Photo by Robbie Kaye
Sue Eisaguirre of NatureTrack has felt close to nature all her life.

Ladies of the Valley

By Robbie Kaye


Sue Eisaguirre, executive director of NatureTrack, moved to the valley from Los Angeles 20 years ago. Before that she had lived in Denver, Anchorage, Alaska and Colorado, where she was born and raised.

She has always felt close to nature, and she contributes to the community in many ways. Sharing the joy and adventure of nature is one of them, and after learning more about her, I am inclined to become a volunteer myself for Nature Track and watch the wonder of nature through the eyes of a child.

In this sometimes-nutty world of ours, it’s comforting to know that people like Sue Eisaguirre are out there, in nature, offering the beauty and magic of it not just to children, but also to adults and families.


Can you tell us a bit about the path that led you to your love for nature?

As a child my mother would take my brother and me to the mountains to picnic and rock hunt. We would spend the entire day in the mountains. I also attribute my love of nature to my sixth-grade teacher, who took us to Rocky Mountain National Park and before we walked across the tundra, he told us to step only on the patches of snow. Of course we then all looked very closely at the beautiful tundra flora to see what Mr. Klink did not want us to step on.  What a wonderful way to get a child to look closely at nature.


How did NatureTrack evolve?

I was the Outreach Coordinator at UCSB Sedgwick Reserve, where I oversaw the docent program and the K-12 program.  It was my desire to reach more students that led me to leaving Sedgwick and starting NatureTrack.

Knowing I was frustrated I couldn’t reach more students, it was actually my husband who encouraged me to start NatureTrack.  He bought me the book “How to Form a 501(c)(3) Corporation” and “How to Write a One-Page Business Plan.”  I took the books and went to town.

I left Sedgwick February 2011, volunteering with them until June and on November 2 launched NatureTrack.  We were on the trail the very next day. That year we provided 600 students with a NatureTrack outdoor field trip.  We have grown every year and I’m proud to say that to date we have provided nearly 14,000 students with a NatureTrack outdoor experience.  And, our schedule is filling up quickly this year again. Teachers are submitting their field trip reservations earlier and earlier as it is first come, first serve.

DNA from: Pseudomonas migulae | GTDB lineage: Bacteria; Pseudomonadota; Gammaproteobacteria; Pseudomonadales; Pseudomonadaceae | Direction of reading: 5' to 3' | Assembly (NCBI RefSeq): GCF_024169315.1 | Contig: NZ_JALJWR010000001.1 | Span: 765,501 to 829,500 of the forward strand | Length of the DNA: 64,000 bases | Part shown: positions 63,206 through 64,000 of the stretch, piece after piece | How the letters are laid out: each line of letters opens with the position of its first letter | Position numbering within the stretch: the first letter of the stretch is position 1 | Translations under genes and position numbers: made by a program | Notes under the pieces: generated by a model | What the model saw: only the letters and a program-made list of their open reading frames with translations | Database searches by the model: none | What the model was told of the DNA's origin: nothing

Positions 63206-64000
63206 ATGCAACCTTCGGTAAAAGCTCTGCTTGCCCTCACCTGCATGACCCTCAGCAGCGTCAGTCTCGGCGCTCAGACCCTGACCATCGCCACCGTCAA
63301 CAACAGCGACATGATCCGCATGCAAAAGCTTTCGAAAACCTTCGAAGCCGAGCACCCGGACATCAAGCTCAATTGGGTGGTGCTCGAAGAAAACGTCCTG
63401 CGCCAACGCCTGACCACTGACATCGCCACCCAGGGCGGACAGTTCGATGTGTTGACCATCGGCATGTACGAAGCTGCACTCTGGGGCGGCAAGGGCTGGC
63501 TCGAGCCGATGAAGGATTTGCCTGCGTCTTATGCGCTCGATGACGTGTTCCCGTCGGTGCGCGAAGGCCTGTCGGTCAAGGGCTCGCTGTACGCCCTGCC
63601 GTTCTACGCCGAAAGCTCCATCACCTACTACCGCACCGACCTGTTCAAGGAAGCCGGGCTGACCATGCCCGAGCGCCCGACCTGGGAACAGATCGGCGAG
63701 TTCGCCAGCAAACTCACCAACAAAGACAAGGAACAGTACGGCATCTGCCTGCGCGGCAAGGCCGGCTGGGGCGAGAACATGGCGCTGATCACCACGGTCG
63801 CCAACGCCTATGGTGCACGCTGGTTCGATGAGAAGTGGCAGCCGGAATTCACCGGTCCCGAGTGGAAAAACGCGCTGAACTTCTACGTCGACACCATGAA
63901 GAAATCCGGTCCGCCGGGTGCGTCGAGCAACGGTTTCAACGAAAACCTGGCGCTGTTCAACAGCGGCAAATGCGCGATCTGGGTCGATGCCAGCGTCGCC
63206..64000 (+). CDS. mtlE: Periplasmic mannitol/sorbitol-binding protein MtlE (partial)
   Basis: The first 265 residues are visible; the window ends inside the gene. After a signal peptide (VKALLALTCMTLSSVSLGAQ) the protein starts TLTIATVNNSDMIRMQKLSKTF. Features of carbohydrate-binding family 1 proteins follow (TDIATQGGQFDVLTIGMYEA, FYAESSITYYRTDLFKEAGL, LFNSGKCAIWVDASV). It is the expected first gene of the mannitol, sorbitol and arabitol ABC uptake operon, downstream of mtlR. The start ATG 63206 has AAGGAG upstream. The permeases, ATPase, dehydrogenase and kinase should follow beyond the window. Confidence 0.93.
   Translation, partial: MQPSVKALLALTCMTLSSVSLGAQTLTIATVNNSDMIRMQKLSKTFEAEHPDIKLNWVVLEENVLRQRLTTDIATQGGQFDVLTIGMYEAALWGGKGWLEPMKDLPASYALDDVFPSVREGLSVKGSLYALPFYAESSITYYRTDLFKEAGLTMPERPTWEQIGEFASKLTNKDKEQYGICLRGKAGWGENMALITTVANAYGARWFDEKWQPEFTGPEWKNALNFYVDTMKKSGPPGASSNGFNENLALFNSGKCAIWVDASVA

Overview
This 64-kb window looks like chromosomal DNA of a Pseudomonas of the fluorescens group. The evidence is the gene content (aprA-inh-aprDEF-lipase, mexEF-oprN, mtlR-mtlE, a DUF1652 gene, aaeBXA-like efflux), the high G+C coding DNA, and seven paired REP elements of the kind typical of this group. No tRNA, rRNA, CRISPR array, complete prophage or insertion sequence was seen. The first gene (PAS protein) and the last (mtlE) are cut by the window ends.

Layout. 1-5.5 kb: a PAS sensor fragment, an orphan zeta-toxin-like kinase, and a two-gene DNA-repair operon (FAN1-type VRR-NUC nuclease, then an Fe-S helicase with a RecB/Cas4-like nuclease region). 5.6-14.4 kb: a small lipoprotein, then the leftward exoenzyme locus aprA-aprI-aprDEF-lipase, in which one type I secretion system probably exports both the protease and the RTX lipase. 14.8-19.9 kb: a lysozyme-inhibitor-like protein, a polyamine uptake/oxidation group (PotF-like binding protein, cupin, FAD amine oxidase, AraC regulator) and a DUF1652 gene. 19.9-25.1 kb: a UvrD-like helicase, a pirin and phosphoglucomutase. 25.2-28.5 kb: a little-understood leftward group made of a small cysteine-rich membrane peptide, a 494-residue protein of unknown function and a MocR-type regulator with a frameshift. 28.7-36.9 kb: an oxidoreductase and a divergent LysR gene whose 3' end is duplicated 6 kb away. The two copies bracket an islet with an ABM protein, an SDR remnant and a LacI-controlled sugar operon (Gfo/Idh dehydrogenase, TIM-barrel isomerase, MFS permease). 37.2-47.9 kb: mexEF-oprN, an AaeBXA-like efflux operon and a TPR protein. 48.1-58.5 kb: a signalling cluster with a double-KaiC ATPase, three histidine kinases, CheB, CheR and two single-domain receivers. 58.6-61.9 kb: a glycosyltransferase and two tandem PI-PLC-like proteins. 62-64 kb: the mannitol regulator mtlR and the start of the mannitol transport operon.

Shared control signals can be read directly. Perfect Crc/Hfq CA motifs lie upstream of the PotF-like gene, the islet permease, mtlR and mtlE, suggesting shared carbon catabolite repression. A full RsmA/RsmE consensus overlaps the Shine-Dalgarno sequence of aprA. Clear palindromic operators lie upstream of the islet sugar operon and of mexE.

Can you tells us a about your experience of the kids once they start learning about trees and insects and ecosystems, etc.?

I think a note written by a third-grade student who said, “I never knew nature could be that FUN” sums it up.


What is the most rewarding thing about your program?

There are many rewarding things – being outdoors with the students and volunteers; hearing teachers say how much they enjoyed the trip; reading student thank-you notes, spending time with the volunteers.


Can you tell us about a specific experience in nature with a child or adult that sticks out in your mind?

I think when the students take their shoes and socks off and play in the creek.  So many kids have never done that … fearful at first, but at ease after a few minutes.


What would you ultimately like to see happen with your program?

I would like to see NatureTrack expand to other geographical areas.   It’s an idea that can work in most areas.


Can you tell us about a challenge you have experienced and overcome along the way to creating this organization?

Fundraising is the main challenge for any new nonprofit.  It is and continues to be for NatureTrack, but I have established an endowment fund that I hope will grow and someday be able to sustain NatureTrack for many years to come. … I still have the challenge of finding those individuals or private foundations that believe in our mission and will contribute to the endowment.


Was it difficult to start?

No. …  I was careful to not book too many field trips the first year as I needed to build our volunteer base, because our network of volunteers provides leadership of one volunteer for every five students.


Does NatureTrack have a program for adults as well?

Beyond our docent-volunteer program for adults, we have a quarterly “Family Adventure” program, which encourages families to be outdoors together. We take families out and lead the “adventure” similar to a field trip where we encourage exploration and discovery together; we play nature games with the families, and show parents how much fun nature can be when shared with their children.


How can someone get involved with NatureTrack?

Go to, complete and submit the on-line volunteer questionnaire, email me at, or call 805-886-207.  Our mantra is “NatureTrack fits around your schedule. You do not need to schedule around NatureTrack.”


What is the most challenging aspect about running NatureTrack?

Fundraising is critical and challenging – grant research and grant submissions. It is also critical and challenging to recruit new volunteers.  The most worrisome aspect of NatureTrack is that as we continue to grow in numbers of students that the quality and experience of each trip is as good if not better than the last.  So far, so good.


What events do you have coming up?

The Inaugural NatureTrack Film Festival on March 23-25, 2018.  Tickets are on sale at


Robbie Kaye is a photographer, artist and author of “Beauty and Wisdom.” She is also completing the “Ladies of the Valley” documentary. Follow her at and @ladiesofthevalley or @robbiekaye on Instagram.